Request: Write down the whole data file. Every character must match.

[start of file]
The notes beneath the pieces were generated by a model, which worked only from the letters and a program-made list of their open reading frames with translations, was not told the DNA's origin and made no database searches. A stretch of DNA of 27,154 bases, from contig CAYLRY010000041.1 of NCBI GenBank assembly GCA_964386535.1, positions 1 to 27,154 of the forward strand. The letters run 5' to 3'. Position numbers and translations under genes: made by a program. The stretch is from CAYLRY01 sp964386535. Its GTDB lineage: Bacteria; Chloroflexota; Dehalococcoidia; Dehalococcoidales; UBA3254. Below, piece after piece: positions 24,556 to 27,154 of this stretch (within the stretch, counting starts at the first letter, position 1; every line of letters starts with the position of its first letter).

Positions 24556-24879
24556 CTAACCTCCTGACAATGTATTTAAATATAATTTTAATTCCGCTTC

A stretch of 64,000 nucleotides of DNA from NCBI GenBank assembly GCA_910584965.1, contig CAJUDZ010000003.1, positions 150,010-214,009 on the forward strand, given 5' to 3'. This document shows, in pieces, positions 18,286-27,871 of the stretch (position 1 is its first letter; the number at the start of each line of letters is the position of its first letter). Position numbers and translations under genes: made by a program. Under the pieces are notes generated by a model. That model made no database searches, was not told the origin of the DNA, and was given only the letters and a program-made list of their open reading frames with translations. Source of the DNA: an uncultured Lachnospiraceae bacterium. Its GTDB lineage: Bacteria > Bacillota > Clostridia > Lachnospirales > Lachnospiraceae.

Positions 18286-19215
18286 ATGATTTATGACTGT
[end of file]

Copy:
The notes beneath the pieces were generated by a model, which worked only from the letters and a program-made list of their open reading frames with translations, was not told the DNA's origin and made no database searches. A stretch of DNA of 27,154 bases, from contig CAYLRY010000041.1 of NCBI GenBank assembly GCA_964386535.1, positions 1 to 27,154 of the forward strand. The letters run 5' to 3'. Position numbers and translations under genes: made by a program. The stretch is from CAYLRY01 sp964386535. Its GTDB lineage: Bacteria; Chloroflexota; Dehalococcoidia; Dehalococcoidales; UBA3254. Below, piece after piece: positions 24,556 to 27,154 of this stretch (within the stretch, counting starts at the first letter, position 1; every line of letters starts with the position of its first letter).

Positions 24556-24879
24556 CTAACCTCCTGACAATGTATTTAAATATAATTTTAATTCCGCTTC

A stretch of 64,000 nucleotides of DNA from NCBI GenBank assembly GCA_910584965.1, contig CAJUDZ010000003.1, positions 150,010-214,009 on the forward strand, given 5' to 3'. This document shows, in pieces, positions 18,286-27,871 of the stretch (position 1 is its first letter; the number at the start of each line of letters is the position of its first letter). Position numbers and translations under genes: made by a program. Under the pieces are notes generated by a model. That model made no database searches, was not told the origin of the DNA, and was given only the letters and a program-made list of their open reading frames with translations. Source of the DNA: an uncultured Lachnospiraceae bacterium. Its GTDB lineage: Bacteria > Bacillota > Clostridia > Lachnospirales > Lachnospiraceae.

Positions 18286-19215
18286 ATGATTTATGACTGT